Melissa Rivers Pays Tribute to Her Mother, Joan Rivers, for the First Time

At the Hollywood Reporter’s annual Women in Entertainment breakfast on Wednesday morning, Melissa Rivers gave a speech honoring her mother, the late, legendary comedian Joan Rivers. It was the first time she’d spoken in tribute to her mother, who she described foremost as "brave." “She never apologized for a joke and no topic was taboo and she was fine with that.” 

Melissa continued, “My mother was fearless and I don’t mean she didn’t have any fears. I mean that although she was only 5’2’’, she stood tall and walked through them. That is what made her such a brilliant performer.”

From when she was a child, Joan Rivers took risks. Melissa told a story about how Joan was sent home from Camp Kinnikinnick because she organized a bunk strike after the drama counselor apparently miscast Snow White and the Seven Dwarfs. And when she was 8 years old, she sent a photograph of herself—frame and all—to MGM, aiming to jump start her Hollywood career.

Her mischievous nature never lessened. If Joan were still here and at the Hollywood Reporter breakfast, Melissa said “She'd not only be grateful and proud, she'd be beyond herself. She'd be sitting at the table, beaming. While very discreetly shoving croissants and silverware into her purse."

Joan’s longtime friend and fellow comedian Sarah Silverman also took the stage at the lunch to pay tribute before introducing Melissa. "Joan Rivers was not done," she said.”At 81, she lived a life that could jam-pack ten lifetimes. She wasn't the average person. She wasn't done. She left us unfinished."

Hear Joan's story in her own words below, then click through the gallery above for a look at her fearless career.

Gallery

"I'm Jewish, and I'm from Brooklyn, and my real name is Molinsky. I remember a dentist saying to me, 'A Jewish girl from Brooklyn named Molinsky, you're not going to make it.' And I thought, 'Oh! Yes I will Dr. Fidelman, yes I will,'" Joan told MAKERS.

She never studied comedy, but graduated from Barnard with a degree in English. Joan Rivers told MAKERS she went into comedy so she wouldn't have to be an office temporary. But of course her sharp wit and outgoing personality fit naturally into the scene.

Throughout the 1960s, Joan performed at The Bitter End, an iconic club in New York's Greenwich Village. She was there with Richard Pryor, Lenny Bruce, and Bill Cosby. She said, "I never felt competitive with them, because they understood they were going to get through way before I got through."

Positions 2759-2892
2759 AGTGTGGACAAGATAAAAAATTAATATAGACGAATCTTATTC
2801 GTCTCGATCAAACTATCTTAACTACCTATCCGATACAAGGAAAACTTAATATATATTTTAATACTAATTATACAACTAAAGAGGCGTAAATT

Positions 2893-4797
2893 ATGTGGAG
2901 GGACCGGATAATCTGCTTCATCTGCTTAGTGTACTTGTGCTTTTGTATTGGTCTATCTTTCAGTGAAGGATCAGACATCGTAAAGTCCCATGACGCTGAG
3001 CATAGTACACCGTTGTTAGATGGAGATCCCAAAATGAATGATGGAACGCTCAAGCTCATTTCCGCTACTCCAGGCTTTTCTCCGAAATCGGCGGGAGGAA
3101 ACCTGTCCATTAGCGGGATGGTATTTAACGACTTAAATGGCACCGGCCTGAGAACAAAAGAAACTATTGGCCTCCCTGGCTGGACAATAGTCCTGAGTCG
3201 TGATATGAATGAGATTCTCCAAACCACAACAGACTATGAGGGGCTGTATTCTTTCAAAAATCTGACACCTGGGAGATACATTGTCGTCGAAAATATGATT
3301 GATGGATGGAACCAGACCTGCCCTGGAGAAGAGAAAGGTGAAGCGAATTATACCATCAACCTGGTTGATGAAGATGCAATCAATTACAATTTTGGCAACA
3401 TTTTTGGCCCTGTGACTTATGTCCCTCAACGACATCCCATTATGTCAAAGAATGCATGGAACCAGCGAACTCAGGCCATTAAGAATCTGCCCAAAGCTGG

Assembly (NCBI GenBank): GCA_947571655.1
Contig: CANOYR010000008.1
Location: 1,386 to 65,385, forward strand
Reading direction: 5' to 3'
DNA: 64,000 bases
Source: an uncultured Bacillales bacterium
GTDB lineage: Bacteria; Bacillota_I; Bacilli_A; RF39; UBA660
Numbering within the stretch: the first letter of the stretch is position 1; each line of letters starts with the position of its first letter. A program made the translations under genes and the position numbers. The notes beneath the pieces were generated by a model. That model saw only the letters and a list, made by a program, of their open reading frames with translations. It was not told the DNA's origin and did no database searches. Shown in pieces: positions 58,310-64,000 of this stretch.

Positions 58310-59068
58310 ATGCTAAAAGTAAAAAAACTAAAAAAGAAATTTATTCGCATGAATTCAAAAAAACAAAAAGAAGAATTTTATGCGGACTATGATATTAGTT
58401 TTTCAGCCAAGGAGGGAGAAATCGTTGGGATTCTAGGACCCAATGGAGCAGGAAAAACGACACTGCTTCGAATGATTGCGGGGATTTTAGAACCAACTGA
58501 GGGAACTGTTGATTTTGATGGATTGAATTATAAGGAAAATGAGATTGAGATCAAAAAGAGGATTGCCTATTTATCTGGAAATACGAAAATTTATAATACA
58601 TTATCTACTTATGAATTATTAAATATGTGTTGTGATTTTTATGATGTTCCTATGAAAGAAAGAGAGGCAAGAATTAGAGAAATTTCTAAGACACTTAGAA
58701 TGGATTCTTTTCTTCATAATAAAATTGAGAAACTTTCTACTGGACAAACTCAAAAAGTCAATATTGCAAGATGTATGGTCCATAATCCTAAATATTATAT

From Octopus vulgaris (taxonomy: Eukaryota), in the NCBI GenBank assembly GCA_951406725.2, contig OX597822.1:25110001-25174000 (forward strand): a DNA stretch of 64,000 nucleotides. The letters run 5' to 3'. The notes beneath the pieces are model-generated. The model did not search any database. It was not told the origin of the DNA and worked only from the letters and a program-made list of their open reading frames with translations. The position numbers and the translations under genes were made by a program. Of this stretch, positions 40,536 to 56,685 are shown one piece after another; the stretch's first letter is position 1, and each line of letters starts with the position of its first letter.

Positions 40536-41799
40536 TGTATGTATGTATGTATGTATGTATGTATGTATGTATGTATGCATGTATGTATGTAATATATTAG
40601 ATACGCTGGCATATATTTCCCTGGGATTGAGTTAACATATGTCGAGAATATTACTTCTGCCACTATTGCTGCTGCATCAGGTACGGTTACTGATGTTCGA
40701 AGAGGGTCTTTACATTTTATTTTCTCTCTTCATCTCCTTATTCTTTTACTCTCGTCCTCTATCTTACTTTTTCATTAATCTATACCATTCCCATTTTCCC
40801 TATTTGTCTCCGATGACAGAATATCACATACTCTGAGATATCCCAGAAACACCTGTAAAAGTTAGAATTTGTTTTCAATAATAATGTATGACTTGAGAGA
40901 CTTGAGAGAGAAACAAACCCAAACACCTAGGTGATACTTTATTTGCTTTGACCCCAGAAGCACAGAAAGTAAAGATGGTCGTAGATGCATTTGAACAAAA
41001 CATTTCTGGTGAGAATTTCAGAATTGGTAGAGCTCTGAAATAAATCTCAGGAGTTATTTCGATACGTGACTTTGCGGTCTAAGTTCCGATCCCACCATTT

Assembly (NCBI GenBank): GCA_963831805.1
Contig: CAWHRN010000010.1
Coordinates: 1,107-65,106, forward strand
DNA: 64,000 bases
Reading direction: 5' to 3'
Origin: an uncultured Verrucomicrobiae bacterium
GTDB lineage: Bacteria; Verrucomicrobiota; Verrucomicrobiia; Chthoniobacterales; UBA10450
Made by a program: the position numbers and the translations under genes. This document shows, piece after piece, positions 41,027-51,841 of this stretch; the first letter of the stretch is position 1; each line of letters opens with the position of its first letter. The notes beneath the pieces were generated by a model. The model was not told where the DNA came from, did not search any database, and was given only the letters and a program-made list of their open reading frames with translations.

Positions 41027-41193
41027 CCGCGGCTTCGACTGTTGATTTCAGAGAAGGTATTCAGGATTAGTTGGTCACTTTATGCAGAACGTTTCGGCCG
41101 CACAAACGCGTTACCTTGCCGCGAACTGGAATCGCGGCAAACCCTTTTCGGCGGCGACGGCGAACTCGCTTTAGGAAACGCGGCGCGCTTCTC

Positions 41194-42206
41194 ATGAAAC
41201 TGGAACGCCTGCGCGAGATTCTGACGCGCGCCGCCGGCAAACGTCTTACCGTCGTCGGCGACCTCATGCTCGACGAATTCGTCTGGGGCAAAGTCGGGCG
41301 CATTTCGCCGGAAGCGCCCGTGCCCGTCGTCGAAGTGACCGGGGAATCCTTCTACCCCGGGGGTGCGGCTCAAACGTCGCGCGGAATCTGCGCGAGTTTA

Rivers also auditioned for The Tonight Show with Johnny Carson. They brought her on as a "girl writer." She was established as Carson's first female regular guest host by 1983.

In 1986, Fox offered Rivers The Late Show Starring Joan Rivers, which made her a Carson competitor. 

In 1989, she began hosting daytime talk show The Joan Rivers Show. She won an Emmy for Outstanding Talk Show Host in 1990. 

In 1995, Joan and her daughter Melissa began hosting the E! Entertainment pre-awards show for the Oscars. She covered the red carpet for E! until 2003, at which time she left to work with TV Channel Guide.   

Since 2010, Joan co-hosted E!'s show Fashion Police, delighting in the dos and don'ts of celebrity fashion. Here, she holds her own amongst Vegas showgirls in 1980.

Joan Rivers is the author of 12 books, including most recently, I Hate Everyone...Starting with Me, and Diary of a Mad Diva.

The age of Joan's average viewer is 22 and a half, she told MAKERS. Accordingly, she launched a YouTube talk show in 2013 called In Bed with Joan, where she invites guests to join her in her real bedroom in Malibu, California. 

Joan Rivers has always ruffled feathers and prioritized humor over sensitivity. We applaud her courage and determination. She told us, "The nicest compliment anyone can give me is, 'You say what I think.'" Joan, you have often said what we are afraid to. You asked the hard questions, and made bold, fabulous statements. On this sad day, we commemorate your passion for life and your comedic nerves of steel.